Hello readers and welcome to the sixth entry of this year’s Reading List. As mentioned in a previous entry I am mainly focused on my backlog of “old white dude” authors since setting aside the Reading List last year. However the last book I read was quite challenging and I needed a bit of a palate cleanser, so I decided to pivot to a type of genre I haven’t hit since way back in the first year of this whole reading experiment: the “cozy” mystery novel. To that end I picked up a recommendation from my wife, the first in a series (The Noodle Shop Mystery) entitled Death by Dumpling by Vivien Chien that came out in 2018.
This was a breezy book and one I enjoyed coming back to each night and day that I read it. The story revolves around Lana Lee and her family’s noodle shop. It’s in the Asia Village, a sort of mall for Eastern-themed shops run by other Asian folks, some of whom become suspects in the mystery of who killed one of the two property managers who run the place, Thomas Feng. The book surrounds Lana and her roommate Megan as they attempt to figure out who swapped out the dumplings that Mr. Feng was deathly allergic to in order to kill him. The first suspect is the cook for the Ho-Lee Noodle House, but suspicion soon circles other characters who are involved in the Asia Village in one way or another. Another seemingly attempted murder heightens the suspense and Lana and Megan go to some lengths to try and figure out the secrets behind the mystery.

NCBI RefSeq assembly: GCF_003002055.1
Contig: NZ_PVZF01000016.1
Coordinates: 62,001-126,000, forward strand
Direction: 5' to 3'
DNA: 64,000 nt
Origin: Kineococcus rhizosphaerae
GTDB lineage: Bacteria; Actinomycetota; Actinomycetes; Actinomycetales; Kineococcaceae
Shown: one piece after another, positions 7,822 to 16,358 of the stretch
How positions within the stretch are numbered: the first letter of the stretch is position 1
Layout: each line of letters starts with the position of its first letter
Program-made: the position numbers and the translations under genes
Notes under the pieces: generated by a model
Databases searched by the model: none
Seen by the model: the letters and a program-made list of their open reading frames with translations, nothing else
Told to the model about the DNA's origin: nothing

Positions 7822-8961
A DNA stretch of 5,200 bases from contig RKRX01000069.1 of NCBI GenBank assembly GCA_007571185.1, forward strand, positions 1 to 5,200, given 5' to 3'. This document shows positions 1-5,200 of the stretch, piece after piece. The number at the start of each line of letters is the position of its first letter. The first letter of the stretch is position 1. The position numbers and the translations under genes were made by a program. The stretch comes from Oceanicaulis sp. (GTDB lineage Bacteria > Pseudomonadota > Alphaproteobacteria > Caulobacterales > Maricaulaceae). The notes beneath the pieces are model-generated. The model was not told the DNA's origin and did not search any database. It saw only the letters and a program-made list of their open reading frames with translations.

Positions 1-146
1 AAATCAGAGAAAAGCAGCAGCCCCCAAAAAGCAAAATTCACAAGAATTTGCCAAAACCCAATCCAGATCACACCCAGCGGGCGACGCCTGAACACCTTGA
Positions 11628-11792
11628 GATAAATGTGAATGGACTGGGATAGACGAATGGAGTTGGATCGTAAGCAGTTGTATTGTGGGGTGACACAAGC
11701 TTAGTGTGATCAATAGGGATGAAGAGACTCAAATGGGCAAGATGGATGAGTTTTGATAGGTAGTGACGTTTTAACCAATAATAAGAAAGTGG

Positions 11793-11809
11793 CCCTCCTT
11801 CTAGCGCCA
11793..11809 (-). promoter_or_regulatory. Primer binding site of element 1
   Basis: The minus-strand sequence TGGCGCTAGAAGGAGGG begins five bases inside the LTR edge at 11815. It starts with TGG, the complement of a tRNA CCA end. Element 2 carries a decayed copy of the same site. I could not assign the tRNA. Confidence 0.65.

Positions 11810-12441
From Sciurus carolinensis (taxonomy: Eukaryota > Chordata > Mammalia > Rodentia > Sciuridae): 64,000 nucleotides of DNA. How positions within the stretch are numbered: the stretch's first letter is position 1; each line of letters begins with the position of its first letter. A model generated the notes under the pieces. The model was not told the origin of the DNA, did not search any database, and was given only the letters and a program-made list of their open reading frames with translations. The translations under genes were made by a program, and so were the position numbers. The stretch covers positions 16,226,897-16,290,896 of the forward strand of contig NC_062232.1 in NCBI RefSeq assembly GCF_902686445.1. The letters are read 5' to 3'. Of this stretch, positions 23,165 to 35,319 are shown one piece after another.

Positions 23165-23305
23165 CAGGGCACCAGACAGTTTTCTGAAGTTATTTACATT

As I stated, this was the first “cozy” mystery novel I’ve read since The Cat Who Played Post Office in 2016, and back when I was pulling lessons for writers from novels I’d say the same three from then hold here (keep reader interest, reading for pleasure, make sure your “hook” catches people). I found myself very interested in the mystery at all times as Lana is a great narrator, and it was also pleasurable to enter this world of characters each time I sat with the novel. The “hook” is also quite interesting as it showcases an Asian culture with which I wasn’t too familiar with but found to be quite detailed within the world of the book. While the language could be fairly rote at times (characters are always crossing their arms over their chests or putting their hands on their hips; cliched language unfortunately abounds) it didn’t matter to the overall story and I found myself wondering who the murderer was all the way to the final pages.